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Analysis of Jurisprudential Differences of Indian & Singapore Courts on Consensual Homosexual Sex

Shivansh Soni, Content Writer, Nyayshastram

Introduction

At the time where the other counterparts across the globe including India, have started accepting homosexuality as opposed to the conventional presumption of homosexuality being a mental disorder, Singapore’s court denied striking down Section 377A of the Singapore penal code which punishes any male person who commits an act of “gross indecency” with another male person, whether in public or in private. The plaintiff, in the recently adjudged case Ong Ming Johnson v. Attorney General Case of Singapore Court,[1] argued to strike down a colonial-era law, which criminalises consensual gay sex, being against the fundamental right of bisexual men.

This judgement incited waves across the country owing to the violation of the rights of the LGBT and the fact that they are derogatory to the constitutional rights[2] of the citizens of Singapore. The court in the interpretation of the term expression enshrined as a constitutional right under the article 14(1)(a) applied the rule of ejusdem generis which states,

wherever, there is an enumeration of a list of specific things followed by a generic term, the genus term (here, “expression”) should be interpreted in the context of the specie term(s) (here, “speech”) and not in its widest possible construction,”

thereby denying the inclusion of choosing one’s sexual orientation in the term expression and violating many fundamental principles few among which are-


A. Excessive Interpretation of Judicial Tools- Notwithstanding the settled principle that the term ejusdem generis shall not be used in a way which is derogatory to the fundamental principle of the statutory interpretation.[3] In the ruling, the court maneuvered to uphold the Section 377A constitutional validity and protected from the probable violation of Right to Life[4], by considering this right as a qualified and not an absolute one, which is again unreasonable as this right itself is a collection of other substantive rights which involves several aspects of a person’s life(Movement, Speech, Trade, Sexual Orientation). This open-ended interpretation of the constitutional right may lead it to some abstract/hollow extent.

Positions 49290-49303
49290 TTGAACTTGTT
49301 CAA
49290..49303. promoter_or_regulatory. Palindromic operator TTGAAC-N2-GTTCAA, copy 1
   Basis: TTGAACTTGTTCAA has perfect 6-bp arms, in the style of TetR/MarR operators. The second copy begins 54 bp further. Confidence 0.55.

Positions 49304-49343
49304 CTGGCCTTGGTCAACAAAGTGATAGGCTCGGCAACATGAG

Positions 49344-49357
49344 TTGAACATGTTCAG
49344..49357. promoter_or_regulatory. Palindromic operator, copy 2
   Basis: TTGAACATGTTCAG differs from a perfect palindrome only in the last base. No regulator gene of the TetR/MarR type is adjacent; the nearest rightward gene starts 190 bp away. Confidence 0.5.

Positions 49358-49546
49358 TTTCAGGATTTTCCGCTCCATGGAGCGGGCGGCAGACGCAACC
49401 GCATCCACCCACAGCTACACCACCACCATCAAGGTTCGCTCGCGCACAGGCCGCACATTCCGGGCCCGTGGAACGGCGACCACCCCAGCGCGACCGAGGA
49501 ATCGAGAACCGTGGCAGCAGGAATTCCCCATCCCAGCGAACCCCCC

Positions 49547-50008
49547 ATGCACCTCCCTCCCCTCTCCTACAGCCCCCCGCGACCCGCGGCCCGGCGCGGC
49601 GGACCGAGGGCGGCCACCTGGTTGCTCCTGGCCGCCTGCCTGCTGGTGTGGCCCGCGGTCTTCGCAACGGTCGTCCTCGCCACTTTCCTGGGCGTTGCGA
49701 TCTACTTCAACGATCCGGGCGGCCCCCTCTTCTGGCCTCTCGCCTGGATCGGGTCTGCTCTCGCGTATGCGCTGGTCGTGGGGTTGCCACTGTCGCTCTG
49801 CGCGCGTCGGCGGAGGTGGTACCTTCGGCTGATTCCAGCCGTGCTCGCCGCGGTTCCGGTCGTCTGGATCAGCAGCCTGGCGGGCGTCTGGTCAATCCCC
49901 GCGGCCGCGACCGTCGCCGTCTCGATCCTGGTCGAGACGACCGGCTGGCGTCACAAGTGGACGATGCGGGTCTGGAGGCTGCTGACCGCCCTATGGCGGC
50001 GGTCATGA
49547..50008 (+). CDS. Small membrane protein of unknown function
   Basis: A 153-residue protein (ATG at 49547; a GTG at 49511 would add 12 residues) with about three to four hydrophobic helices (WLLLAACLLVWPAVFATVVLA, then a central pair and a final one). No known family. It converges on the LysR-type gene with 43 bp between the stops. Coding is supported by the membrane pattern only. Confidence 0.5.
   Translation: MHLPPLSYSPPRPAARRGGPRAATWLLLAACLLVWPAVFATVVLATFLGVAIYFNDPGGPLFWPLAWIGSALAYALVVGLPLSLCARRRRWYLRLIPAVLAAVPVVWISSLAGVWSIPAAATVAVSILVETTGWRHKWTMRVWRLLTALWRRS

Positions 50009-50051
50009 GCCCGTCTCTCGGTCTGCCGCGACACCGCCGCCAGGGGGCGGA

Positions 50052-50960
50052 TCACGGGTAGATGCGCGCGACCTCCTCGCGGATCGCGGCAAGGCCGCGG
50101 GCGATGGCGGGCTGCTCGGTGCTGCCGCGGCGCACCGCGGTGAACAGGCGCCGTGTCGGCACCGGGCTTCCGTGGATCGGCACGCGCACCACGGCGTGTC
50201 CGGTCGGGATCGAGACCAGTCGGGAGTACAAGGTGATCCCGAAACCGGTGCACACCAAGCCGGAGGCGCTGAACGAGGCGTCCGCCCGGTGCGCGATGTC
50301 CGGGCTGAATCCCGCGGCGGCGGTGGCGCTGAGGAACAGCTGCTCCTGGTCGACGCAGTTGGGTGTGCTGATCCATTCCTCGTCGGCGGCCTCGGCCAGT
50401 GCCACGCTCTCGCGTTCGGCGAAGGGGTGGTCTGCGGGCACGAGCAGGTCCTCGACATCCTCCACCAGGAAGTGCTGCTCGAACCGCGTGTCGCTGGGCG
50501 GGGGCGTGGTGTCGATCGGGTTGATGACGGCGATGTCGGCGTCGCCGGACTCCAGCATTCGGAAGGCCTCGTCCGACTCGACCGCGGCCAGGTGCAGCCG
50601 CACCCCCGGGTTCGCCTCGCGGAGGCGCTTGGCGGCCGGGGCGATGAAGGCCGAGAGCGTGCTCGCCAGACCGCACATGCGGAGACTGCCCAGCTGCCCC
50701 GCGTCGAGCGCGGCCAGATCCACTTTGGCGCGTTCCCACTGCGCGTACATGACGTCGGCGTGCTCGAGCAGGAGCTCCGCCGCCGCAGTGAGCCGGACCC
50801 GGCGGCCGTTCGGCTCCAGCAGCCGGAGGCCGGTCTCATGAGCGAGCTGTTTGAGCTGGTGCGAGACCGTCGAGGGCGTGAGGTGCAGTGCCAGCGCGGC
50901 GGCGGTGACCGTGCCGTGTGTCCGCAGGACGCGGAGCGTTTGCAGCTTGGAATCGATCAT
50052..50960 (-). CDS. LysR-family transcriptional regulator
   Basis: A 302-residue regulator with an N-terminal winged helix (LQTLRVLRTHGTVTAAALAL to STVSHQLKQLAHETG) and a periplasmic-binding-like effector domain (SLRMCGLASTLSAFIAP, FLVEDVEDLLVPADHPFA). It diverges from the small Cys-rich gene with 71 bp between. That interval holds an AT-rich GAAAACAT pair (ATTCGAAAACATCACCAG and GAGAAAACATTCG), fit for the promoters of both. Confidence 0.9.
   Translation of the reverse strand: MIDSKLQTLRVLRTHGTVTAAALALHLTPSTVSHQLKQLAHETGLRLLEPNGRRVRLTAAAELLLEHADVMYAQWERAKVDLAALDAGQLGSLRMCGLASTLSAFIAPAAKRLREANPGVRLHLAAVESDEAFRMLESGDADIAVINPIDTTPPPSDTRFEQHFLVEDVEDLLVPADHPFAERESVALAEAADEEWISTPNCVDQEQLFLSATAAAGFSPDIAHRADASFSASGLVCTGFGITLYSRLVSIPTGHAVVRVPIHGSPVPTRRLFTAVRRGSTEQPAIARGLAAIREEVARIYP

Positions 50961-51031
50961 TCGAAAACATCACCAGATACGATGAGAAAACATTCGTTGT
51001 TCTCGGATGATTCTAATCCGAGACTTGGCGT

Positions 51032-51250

B. Non-compliance with the International Fundamental Rights- The UNHRC in a landmark decision Toonen v. Australia recognised the right to privacy for the consensual homosexual sex under the International Law, which signifies the discrimination on the basis of sexual orientation shall be prohibited and shall be considered to be a well-grounded precedent, however, in the year 2014, a similar challenge was brought before the court in the case Lim Meng Suang v. Attorney General under which the Supreme Court interpreted the constitutional provision in a very narrow manner, and the decision of Supreme Court follows the same.


A Comparative Analysis of India and Singapore’s Juridical Reasoning

In the year 2018, the Indian Supreme Court in the historic judgement Navtej Singh Johar v. Union of India scrapped Section 377 of the Indian Penal Code (which criminalised homosexuality)[5], stating, “The right to live with dignity has been recognised. Sexual orientation is a natural phenomenon determined by biology and science. Any discrimination on this basis is unconstitutional”, which overturned the order passed in 2013 and upheld the constitutional validity of this section. Disagreeing to the opinion of the Indian Supreme Court on the matter of striking down the provision which criminalised homosexuality, Singapore’s Supreme court, opined that homosexuality is not a form of “expression.